Did you know that unvaccinated are 14 times more likely to get monkeypox, data from eligible shot recipients shows?

Those who have not had the vaccine for monkeypox are 14 times more likely to get the illness than those who have, according to fresh, but limited, statistics released by the Centers for Disease Control and Prevention on Wednesday morning.

The sampled population consists of males who engage in sexual behavior with other men or persons with several sexual partners. The figures provide our first glimpse at how effectively the JYNNEOS vaccine, the most effective method of protection against monkeypox, functions in the real world.

At a briefing on monkeypox held at the White House on Wednesday, CDC Director Rochelle Walensky said, “These new data give us cautious comfort that the immunization is functioning as planned.”

Dr. Demetre Daskalaskis, the White House’s deputy response coordinator for monkeypox, requested that individuals disseminate the “early good news.”

He said that “information is power” and that it empowers people to make health-related decisions with more knowledge and confidence.

What caused the dramatic reduction in monkeypox cases in the United States?

Since the beginning of the current outbreak, there has been little information on the effectiveness of the JYNNEOS vaccine, which was initially designed to combat smallpox.

Since the outbreak began in May, the Food and Drug Administration, the Centers for Disease Control and Prevention, and the National Institutes of Health have conducted many studies into the safety and effectiveness of the JYNNEOS vaccine, mostly at the request of LGBTQ community activists.

Walensky also observed that the new data is only a glimpse, while being optimistic. Concerning the extent of JYNNEOS’s protection, several questions remain unresolved.

For instance, the new vaccination efficacy rate was not predicated on two doses given 28 days apart. Instead, it relied on information gathered two weeks after the first shot.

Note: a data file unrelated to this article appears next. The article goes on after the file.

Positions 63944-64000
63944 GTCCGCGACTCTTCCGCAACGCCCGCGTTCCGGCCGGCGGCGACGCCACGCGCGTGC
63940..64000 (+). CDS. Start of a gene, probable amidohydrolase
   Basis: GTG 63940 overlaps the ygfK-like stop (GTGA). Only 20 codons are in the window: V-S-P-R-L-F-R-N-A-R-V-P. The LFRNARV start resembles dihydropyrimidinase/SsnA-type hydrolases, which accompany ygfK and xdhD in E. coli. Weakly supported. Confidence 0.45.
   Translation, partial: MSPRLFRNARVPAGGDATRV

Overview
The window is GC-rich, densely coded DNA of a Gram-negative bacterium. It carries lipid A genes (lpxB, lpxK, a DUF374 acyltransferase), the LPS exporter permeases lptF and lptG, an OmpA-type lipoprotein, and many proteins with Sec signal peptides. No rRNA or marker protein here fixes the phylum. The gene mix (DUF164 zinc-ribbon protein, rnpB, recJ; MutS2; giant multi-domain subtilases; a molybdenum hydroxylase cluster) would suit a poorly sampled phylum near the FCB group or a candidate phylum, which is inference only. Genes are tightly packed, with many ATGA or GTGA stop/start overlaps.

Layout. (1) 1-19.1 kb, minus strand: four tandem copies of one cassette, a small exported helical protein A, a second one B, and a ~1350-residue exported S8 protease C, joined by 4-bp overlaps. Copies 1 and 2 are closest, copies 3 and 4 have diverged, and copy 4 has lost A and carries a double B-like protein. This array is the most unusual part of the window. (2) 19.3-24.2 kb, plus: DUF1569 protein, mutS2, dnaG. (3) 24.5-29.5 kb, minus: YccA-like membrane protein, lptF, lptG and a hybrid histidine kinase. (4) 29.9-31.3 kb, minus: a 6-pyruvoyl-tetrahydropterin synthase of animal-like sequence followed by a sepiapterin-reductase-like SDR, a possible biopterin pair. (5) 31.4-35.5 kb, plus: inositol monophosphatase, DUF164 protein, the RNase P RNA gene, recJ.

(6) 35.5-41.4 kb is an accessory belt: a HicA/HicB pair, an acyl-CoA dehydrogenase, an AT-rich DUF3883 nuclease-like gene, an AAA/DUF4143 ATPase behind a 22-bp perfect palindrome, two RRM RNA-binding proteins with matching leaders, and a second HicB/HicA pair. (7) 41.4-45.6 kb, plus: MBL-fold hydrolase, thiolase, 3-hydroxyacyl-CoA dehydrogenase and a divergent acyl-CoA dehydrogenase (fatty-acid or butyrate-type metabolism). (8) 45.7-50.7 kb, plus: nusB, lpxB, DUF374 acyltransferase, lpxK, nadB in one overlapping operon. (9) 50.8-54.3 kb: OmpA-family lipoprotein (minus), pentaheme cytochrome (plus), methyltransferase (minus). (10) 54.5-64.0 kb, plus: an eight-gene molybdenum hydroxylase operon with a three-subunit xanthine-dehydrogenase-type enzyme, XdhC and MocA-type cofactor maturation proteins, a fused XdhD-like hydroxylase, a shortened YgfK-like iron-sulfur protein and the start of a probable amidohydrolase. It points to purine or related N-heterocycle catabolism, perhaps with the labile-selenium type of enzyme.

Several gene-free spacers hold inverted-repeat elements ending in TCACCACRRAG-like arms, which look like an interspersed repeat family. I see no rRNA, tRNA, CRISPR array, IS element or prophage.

Even though the majority of federal public health experts advocate two doses, the CDC has not yet provided information on the effectiveness of the vaccine after all doses have been administered.

“These early results, together with similar findings from studies undertaken in other countries, suggest that even a single dose of the monkeypox vaccine gives at least some initial protection against disease. In spite of this, laboratory studies have shown that immune protection reaches its peak two weeks following the second vaccination dose, or “Wednesday,” as Walensky said.

She said, “Because of this, we continue to recommend that individuals get two doses of the JYNNEOS vaccine, 28 days apart, in order to provide robust, long-lasting protection against monkeypox.”

According to Walensky, further study is being conducted on the efficacy of two dosages.

The CDC has not yet separated the efficacy data for various injection techniques to see whether there are any differences between the current approach, in which a lower dosage is injected just beneath the skin, and the earlier way, in which a deeper injection is administered.

Also unclear is the extent to which changes in behavior might influence the effectiveness of the vaccination results.

If vaccinated individuals have fewer sexual partners and possibilities for skin-to-skin contact, they may be less likely to get monkeypox.